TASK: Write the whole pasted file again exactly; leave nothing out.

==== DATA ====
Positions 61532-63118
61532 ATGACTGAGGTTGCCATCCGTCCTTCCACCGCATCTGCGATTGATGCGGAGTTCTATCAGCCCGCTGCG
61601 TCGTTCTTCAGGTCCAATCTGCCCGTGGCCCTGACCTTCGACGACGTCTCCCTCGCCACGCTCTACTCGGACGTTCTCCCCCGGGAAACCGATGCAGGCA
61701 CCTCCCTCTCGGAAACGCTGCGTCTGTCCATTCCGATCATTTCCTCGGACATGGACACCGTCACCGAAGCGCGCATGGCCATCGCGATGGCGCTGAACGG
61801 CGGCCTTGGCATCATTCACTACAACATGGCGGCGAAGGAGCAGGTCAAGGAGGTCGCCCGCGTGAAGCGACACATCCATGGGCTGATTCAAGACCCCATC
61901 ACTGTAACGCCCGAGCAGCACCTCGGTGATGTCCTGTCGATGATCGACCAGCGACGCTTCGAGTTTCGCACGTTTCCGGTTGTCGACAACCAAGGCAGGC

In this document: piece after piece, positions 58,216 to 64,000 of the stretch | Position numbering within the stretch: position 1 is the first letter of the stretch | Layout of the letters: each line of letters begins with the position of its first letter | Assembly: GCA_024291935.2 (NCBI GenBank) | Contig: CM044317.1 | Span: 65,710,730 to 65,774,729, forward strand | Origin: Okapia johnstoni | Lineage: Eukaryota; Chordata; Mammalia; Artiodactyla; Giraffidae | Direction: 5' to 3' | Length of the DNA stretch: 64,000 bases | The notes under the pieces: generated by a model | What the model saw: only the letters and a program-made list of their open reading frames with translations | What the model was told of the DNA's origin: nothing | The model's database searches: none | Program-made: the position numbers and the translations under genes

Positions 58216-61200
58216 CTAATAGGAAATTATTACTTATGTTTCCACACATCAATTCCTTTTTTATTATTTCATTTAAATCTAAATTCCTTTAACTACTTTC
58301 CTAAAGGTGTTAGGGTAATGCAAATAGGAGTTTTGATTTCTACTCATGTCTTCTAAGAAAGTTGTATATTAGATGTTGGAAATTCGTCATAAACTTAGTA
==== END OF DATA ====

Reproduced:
Positions 61532-63118
61532 ATGACTGAGGTTGCCATCCGTCCTTCCACCGCATCTGCGATTGATGCGGAGTTCTATCAGCCCGCTGCG
61601 TCGTTCTTCAGGTCCAATCTGCCCGTGGCCCTGACCTTCGACGACGTCTCCCTCGCCACGCTCTACTCGGACGTTCTCCCCCGGGAAACCGATGCAGGCA
61701 CCTCCCTCTCGGAAACGCTGCGTCTGTCCATTCCGATCATTTCCTCGGACATGGACACCGTCACCGAAGCGCGCATGGCCATCGCGATGGCGCTGAACGG
61801 CGGCCTTGGCATCATTCACTACAACATGGCGGCGAAGGAGCAGGTCAAGGAGGTCGCCCGCGTGAAGCGACACATCCATGGGCTGATTCAAGACCCCATC
61901 ACTGTAACGCCCGAGCAGCACCTCGGTGATGTCCTGTCGATGATCGACCAGCGACGCTTCGAGTTTCGCACGTTTCCGGTTGTCGACAACCAAGGCAGGC

In this document: piece after piece, positions 58,216 to 64,000 of the stretch | Position numbering within the stretch: position 1 is the first letter of the stretch | Layout of the letters: each line of letters begins with the position of its first letter | Assembly: GCA_024291935.2 (NCBI GenBank) | Contig: CM044317.1 | Span: 65,710,730 to 65,774,729, forward strand | Origin: Okapia johnstoni | Lineage: Eukaryota; Chordata; Mammalia; Artiodactyla; Giraffidae | Direction: 5' to 3' | Length of the DNA stretch: 64,000 bases | The notes under the pieces: generated by a model | What the model saw: only the letters and a program-made list of their open reading frames with translations | What the model was told of the DNA's origin: nothing | The model's database searches: none | Program-made: the position numbers and the translations under genes

Positions 58216-61200
58216 CTAATAGGAAATTATTACTTATGTTTCCACACATCAATTCCTTTTTTATTATTTCATTTAAATCTAAATTCCTTTAACTACTTTC
58301 CTAAAGGTGTTAGGGTAATGCAAATAGGAGTTTTGATTTCTACTCATGTCTTCTAAGAAAGTTGTATATTAGATGTTGGAAATTCGTCATAAACTTAGTA